It’s Time To Start Thinking Like Adults


By: Robert E. Meyer

I recall having read a book by a famous inspirational author some years back. The title was “Tough times never last, but tough people do.” That slogan may certainly be applied to the current state of affairs as much as any moment in the past. Within a couple years after reading that book, America went through a prolonged period of economic and political woes that shattered perpetual public optimism, and caused a “permanent” lowering of expectations for the future.

So many Americans view their lives and entire expectations for tomorrow, through the prism of unceasing engagement in Iraq, and escalating fuel prices. That is one of the main reasons why we have a booming economy, yet the general public is largely oblivious and unaware of it, and in fact, may profess the opposite as reality.

The tenor of so much of the network news these days, is that we American citizens are just sheep for the slaughter. We are the helpless and hopeless victims–the hapless pawns in the chess game, moved about by the greedy, rich and powerful winners in the Lotto of life.

It is time for us to start thinking and acting like adults. Many years ago, a trusted friend was the first to share with me a saying I’ve often heard repeated since. “There are three types of people: those who make things happen, those who watch things happen, and those who ask what happened.” Of course the inspirational exhortation here is that we seek never fall into the latter two categories.

The “adult” is the analyzer and problem solving persona inside all of us somewhere. The “child” is the countenance that merely reacts viscerally and helplessly to an unpredictable environment. Possibility versus impossibility thinking. So much for defining our terms in the modern mimicry of Transactional Analysis. Suffice it say that I have been both the adult and child, but I now have a greater awareness in order to determine which personality dominates my outlook.

The adult will see an opportunity or possible solution as a problem crops up. A perfect example is the run-up in gasoline and fuel oil prices. I did a few basic things when I realized this problem was coming. I used my nearly 3,000 GM card points and purchased a smaller, more fuel efficient motor vehicle. I also used a programable thermostat to maximize efficiency in heating during the cold winter months. I then looked for credit cards that offered rebate discounts at gas stations, and local proprietors that printed discount gas coupons in the savings brochures. With the latter strategies, I developed a synergy that kept my fuel expenditures at about $2 a gallon. Finally, I decided to purchase an energy mutual fund as a hedge. A hedge is a lot like life insurance. It costs you a premium to buy the insurance, but you don’t complain about losing money if conditions are such that you won’t collect on the policy this year.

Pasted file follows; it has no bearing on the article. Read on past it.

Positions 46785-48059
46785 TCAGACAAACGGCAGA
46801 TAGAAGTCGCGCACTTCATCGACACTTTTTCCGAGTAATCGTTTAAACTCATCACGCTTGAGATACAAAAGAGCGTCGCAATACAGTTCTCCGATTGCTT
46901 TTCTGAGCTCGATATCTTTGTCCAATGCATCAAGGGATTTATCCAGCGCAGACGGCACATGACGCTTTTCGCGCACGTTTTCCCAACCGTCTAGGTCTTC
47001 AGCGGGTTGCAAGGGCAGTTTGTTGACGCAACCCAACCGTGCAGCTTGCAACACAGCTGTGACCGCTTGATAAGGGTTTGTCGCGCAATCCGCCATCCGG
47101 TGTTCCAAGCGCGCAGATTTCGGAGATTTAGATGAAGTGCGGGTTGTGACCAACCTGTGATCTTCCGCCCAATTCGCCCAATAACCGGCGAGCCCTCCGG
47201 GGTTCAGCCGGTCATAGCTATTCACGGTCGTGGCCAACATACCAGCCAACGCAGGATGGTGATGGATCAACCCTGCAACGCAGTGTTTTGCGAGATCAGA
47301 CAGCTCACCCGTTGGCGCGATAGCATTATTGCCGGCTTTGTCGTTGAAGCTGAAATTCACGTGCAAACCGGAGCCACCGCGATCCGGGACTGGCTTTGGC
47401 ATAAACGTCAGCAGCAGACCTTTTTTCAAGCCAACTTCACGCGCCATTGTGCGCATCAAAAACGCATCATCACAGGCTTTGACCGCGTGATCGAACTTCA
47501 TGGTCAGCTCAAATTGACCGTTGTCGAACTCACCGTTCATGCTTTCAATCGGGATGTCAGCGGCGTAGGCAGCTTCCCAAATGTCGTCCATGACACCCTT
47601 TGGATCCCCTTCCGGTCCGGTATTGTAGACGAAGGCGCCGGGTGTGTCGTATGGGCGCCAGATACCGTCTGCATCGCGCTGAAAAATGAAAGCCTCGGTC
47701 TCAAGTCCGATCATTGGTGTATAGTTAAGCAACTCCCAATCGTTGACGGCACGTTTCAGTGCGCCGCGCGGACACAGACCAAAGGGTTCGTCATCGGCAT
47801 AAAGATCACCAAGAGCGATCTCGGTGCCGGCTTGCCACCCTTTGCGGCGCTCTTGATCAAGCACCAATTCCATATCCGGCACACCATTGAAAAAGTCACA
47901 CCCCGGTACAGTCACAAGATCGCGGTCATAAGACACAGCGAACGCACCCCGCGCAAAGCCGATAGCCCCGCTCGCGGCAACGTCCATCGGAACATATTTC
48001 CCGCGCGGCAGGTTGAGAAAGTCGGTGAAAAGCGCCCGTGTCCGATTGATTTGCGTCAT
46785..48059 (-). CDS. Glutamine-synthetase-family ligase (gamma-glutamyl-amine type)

This mindset drains over into tax policy also. Every time a bill is offered that would provide some sensible tax relief, some politician complains that it will do little for the poor. Here is a perfect example of the child speaking. The assumption is that tax policy should be to penalize certain socio-economic classes, not to improve and grow the aggregate economy. There is also a failure to acknowledge that a tax cut helps the rich because they pay most of the taxes. Charity is designed to help people in need whether or not it positively impacts the economy. Politicians who confuse the two are really pandering to the child-like mentality among the public masses.

This phenomenon rears its head in the Christian religious realm also. Some people have an eschatological (study of last things) view that caters directly to this problem. They believe that things are not cyclical in nature, but that we are on a continually declining path, which will only be rectified with the “rapture” of believers and the return of Christ himself. Nothing is wrong with this perspective, as many people view it as a biblical portrayal of the end times scenario. However, when it is coupled with, or culminates in an unshakable conviction that the end of the world is no more than a few years off, and that this position is the only possible scenario, then the temptation is to hibernate into what I call a “bunker mentality.” People sew themselves into a cocoon, waiting for the end to come. They usually withdraw themselves from society, ceasing to be salt and light to the current generation, but have given up the cause as lost. I distinctly remember one gentleman who disagreed with my perspective, telling me that he likened his mission in life to that of the Titanic’s captain. He knows the ship is going down, so he tries to get as many people in the lifeboats as possible. But the ship ain’t never goin’ to float as he sees it.

Of course what comes out of this ideological cloistering, is that society and culture are yielded to those with a different worldview altogether, thus you find not only that you are no longer in charge of shaping trends, but you don’t even have a seat at the table of discourse any longer. Those who expected to be “gone,” are still here, but looking out from inside the bubble.

I believe the process of acting like an adult is to adapt, to adjust, to counter, to reinvent, to renew and gird one’s attitude. To act like a child is to become dysfunctional, incapacitated or paralyzed when anything happens to disrupt the usual routine.

We all need to become more resilient in the wake of adversity.

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